Weeds can make ornamental plantings look unsightly. Weeds also may harbor insects and diseases that may cause problems on more desirable ornamental plants.
Weeds can make ornamental plantings look unsightly. Weeds also may harbor insects and diseases that may cause problems on more desirable ornamental plants. The weeds will also compete for light or use water and nutrients that ornamental plants could use for growth. Successful weed control depends on preventive methods, proper weed identification, and the timely use of cultivation or chemicals.
Mulching is the easiest way to prevent weed problems in your landscape. These materials shade out weed seeds located under the mulch and also prevent the weed seeds on top of the mulch from making contact with the soil. Mulching will not solve all your weed problems but will make life a lot easier.
Pre-emergence herbicides are another option for preventing weeds in the landscape. Products like Preen®, and weed preventing products, keep seeds from germinating and growing. They do not effect existing weeds, so you must apply these products before you have weeds, either in the early spring or right after you've cleaned up a bed.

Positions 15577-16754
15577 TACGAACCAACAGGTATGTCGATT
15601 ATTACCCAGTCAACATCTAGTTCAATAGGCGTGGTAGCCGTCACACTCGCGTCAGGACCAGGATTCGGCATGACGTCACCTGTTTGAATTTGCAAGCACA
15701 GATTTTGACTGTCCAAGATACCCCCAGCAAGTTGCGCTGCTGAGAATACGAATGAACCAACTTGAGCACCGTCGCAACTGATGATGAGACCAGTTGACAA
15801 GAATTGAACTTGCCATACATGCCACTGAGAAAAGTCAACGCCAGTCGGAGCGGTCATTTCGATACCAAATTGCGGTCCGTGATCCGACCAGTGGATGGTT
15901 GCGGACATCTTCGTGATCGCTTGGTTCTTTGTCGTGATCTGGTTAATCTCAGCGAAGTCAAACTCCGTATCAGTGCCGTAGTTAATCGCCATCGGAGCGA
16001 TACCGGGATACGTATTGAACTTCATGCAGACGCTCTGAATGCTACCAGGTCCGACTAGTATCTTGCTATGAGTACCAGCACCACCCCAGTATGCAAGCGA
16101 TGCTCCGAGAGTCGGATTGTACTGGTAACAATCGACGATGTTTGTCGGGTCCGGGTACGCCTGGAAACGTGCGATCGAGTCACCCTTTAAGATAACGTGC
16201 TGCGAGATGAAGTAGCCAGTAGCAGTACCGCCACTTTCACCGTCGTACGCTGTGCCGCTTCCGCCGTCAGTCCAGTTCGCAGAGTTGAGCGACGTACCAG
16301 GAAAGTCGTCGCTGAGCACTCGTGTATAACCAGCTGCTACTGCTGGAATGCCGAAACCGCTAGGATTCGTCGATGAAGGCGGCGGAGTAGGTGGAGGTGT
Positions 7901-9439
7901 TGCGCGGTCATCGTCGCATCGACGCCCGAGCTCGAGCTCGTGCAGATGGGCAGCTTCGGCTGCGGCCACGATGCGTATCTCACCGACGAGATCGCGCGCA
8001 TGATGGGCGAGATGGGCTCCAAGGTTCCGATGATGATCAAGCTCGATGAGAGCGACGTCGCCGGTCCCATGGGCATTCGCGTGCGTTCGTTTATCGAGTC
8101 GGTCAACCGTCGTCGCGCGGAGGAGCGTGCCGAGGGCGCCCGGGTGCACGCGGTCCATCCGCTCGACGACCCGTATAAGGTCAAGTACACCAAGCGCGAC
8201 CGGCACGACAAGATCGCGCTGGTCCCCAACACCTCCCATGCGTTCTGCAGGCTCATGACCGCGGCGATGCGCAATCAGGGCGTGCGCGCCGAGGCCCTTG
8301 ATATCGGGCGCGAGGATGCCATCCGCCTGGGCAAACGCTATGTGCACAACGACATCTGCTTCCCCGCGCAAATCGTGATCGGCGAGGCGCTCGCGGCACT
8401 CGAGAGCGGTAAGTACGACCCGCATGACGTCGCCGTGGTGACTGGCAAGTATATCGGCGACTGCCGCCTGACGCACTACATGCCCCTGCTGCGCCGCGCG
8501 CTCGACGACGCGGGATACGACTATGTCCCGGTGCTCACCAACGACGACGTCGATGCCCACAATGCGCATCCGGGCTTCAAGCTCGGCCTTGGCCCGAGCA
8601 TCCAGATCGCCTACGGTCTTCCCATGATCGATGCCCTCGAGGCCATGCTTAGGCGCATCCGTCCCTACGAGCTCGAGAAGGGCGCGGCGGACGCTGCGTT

Killing Existing Weeds
Post-emergent, non-selective herbicides can be used effectively to control established weeds. Round Up® and Finale® are two of the common brands on the market. These products do not differentiate between weeds and ornamental plants. If they are applied improperly, they can injure ornamentals. The most serious problems occur if you use them when it's windy. If the wind is blowing and the spray drifts, these chemicals will injure the trees and shrubs. These products are systemic and travel through the plant and dill the top and the roots, making them very effective against perennial weeds. For tough weeds more than one application may be necessary. The products mentioned leave no residual in the soil. The weeds will die in one to two weeks and you can plant or sow seeds in the same location.
When trying to control existing weeds in established planting, direct the spray at close range to individual weeds. It only takes a drop or two to kill the weeds. Another option is apply these products with a sponge or paint bush. Use gloves when doing this and again be careful only to apply the material to the weeds.
Products that are designed and sold to control existing broadleaf weeds in lawns, should no be used in planting beds. Care should also be taken not to let lawn weed control products drift onto planting beds.